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Euphorbia 'Variegated Devil's Backbone'

Euphorbia 'Variegated Devil's Backbone'

Regular price $7.74 USD
Regular price Sale price $7.74 USD
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Euphorbia tithymaloides, commonly known as Devil's Backbone or Jacob's Ladder, is a striking succulent native to Central America and the Caribbean. It features zigzagging stems adorned with variegated foliage, adding a touch of tropical flair to indoor spaces. With a moderate growth rate, it typically reaches a height of 1-2 feet when mature.

Botanical & Common Names

Botanical: Euphorbia tithymaloides variegata

Common: Jacob's Ladder, Devil's Backbone, Redbird Cactus, Christmas Candle, Japanese Poinsettia, Redbird Flower, Buck Thorn Cactus, Fiddle Flower Cactus, Jamaican Poinsettia, Zigzag Plant

Necessary Care Tips

  • Light: Bright Indirect
  • Ideal Temperature: 65-85°F
  • Humidity: Medium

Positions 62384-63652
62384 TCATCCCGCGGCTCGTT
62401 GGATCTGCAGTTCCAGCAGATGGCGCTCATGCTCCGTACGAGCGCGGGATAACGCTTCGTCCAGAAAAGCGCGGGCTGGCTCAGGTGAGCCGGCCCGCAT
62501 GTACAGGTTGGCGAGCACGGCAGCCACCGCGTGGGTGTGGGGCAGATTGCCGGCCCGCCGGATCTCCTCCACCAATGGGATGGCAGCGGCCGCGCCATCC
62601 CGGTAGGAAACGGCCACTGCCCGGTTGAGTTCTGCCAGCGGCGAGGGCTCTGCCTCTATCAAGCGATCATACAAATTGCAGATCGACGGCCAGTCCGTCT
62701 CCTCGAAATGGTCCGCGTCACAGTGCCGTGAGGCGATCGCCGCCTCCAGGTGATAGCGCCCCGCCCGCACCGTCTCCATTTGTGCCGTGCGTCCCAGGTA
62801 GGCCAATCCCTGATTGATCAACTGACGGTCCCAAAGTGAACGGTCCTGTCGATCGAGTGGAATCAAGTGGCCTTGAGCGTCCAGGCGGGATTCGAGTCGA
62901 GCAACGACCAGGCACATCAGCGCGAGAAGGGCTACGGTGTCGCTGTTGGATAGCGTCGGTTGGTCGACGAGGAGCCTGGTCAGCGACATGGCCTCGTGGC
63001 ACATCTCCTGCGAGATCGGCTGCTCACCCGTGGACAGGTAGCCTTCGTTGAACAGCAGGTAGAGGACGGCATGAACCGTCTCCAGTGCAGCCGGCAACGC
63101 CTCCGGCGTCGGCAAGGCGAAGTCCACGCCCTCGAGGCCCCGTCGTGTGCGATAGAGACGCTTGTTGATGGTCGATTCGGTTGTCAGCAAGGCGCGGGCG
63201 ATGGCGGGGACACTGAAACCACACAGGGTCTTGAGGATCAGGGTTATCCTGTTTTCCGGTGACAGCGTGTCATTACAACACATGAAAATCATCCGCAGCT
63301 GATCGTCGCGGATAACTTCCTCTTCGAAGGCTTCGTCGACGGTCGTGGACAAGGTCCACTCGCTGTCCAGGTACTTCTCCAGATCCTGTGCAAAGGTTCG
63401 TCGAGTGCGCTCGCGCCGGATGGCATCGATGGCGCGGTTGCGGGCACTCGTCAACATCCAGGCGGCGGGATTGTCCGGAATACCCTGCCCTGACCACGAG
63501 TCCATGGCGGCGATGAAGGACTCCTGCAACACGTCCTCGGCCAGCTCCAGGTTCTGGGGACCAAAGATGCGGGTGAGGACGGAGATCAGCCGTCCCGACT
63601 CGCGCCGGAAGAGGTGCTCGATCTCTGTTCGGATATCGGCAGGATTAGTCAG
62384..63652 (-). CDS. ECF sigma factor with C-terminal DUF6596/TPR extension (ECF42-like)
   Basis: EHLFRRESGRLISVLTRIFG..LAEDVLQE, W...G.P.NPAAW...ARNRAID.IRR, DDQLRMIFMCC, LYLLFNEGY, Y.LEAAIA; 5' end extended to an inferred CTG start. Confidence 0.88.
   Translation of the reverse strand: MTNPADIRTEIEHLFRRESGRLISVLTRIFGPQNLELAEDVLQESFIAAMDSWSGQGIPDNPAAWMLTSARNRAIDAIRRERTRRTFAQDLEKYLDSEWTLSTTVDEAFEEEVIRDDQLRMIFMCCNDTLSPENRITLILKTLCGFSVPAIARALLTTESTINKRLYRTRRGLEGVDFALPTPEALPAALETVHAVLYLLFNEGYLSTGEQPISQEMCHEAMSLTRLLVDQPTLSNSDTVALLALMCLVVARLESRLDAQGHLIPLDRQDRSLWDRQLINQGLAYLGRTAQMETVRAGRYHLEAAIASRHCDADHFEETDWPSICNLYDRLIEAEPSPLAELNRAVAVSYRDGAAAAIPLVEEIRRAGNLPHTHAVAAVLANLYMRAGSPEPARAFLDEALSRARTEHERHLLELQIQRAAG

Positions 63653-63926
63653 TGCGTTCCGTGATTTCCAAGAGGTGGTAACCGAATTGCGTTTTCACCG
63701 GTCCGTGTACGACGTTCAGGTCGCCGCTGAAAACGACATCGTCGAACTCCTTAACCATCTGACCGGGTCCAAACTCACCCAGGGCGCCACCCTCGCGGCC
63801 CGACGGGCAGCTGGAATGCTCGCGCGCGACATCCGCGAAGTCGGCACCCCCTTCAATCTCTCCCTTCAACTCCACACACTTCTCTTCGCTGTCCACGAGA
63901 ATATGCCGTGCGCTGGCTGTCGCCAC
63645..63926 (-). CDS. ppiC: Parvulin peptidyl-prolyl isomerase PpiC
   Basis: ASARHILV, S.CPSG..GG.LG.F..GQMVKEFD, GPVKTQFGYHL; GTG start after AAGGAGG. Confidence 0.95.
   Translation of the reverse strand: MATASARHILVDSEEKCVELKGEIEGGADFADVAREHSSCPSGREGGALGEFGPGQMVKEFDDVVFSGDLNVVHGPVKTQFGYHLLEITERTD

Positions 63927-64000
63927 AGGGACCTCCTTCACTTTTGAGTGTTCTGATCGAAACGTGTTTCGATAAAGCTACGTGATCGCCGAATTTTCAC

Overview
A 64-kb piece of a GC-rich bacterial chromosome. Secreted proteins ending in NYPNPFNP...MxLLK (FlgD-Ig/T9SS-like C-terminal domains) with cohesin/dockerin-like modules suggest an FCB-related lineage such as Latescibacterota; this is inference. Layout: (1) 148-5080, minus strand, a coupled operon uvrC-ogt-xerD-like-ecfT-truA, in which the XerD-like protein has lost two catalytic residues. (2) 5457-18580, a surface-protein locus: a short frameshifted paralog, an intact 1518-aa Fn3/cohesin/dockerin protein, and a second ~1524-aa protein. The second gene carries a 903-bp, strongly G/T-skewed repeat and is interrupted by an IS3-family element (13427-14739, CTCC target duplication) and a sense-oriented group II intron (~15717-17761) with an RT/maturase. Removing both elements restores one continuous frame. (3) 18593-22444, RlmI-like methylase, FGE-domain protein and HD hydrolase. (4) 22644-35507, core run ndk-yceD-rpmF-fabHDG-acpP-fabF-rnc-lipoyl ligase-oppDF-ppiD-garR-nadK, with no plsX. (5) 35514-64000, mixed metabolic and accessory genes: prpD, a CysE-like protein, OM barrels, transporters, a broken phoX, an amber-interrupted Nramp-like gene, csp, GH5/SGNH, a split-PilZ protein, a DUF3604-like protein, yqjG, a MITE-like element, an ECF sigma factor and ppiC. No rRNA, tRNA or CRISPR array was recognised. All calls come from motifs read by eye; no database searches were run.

• Water: When the top inch of soil is dry
  • Fertilize: Once a month during the growing season with a balanced fertilizer diluted to half strength
  • Preferred Soil: Cacti and Succulent Potting Mix

Advanced Care Tips

  • Be cautious when handling Euphorbia plants, as many species produce a milky sap that can be irritating to the skin and toxic if ingested. Wear gloves and avoid contact with your eyes or mouth when pruning or repotting Euphorbias.

Plant Insights

  • Member of the Euphorbiaceae family, also known as the spurge family, which is a large family of flowering plants that includes over 6,740 species.
  • Native to Central America and the Caribbean region. It is indigenous to countries such as Mexico, Guatemala, Belize, Honduras, and various Caribbean islands. In its native habitat, Euphorbia tithymaloides thrives in tropical and subtropical environments
  • This plant has the ability to tolerate a wide range of growing conditions, from full sun to partial shade, makes it adaptable to diverse ecosystems.
  • While the milky sap of Euphorbia guentheri can be toxic to humans and animals if ingested, the plant attracts pollinators such as bees and butterflies with its small, inconspicuous flowers.
  • Euphorbia's are commonly mistaken for cacti due to their appearance and spiny structures but these plants are more like succulents!
  • Unsafe / Toxic
  • Low Maintenance

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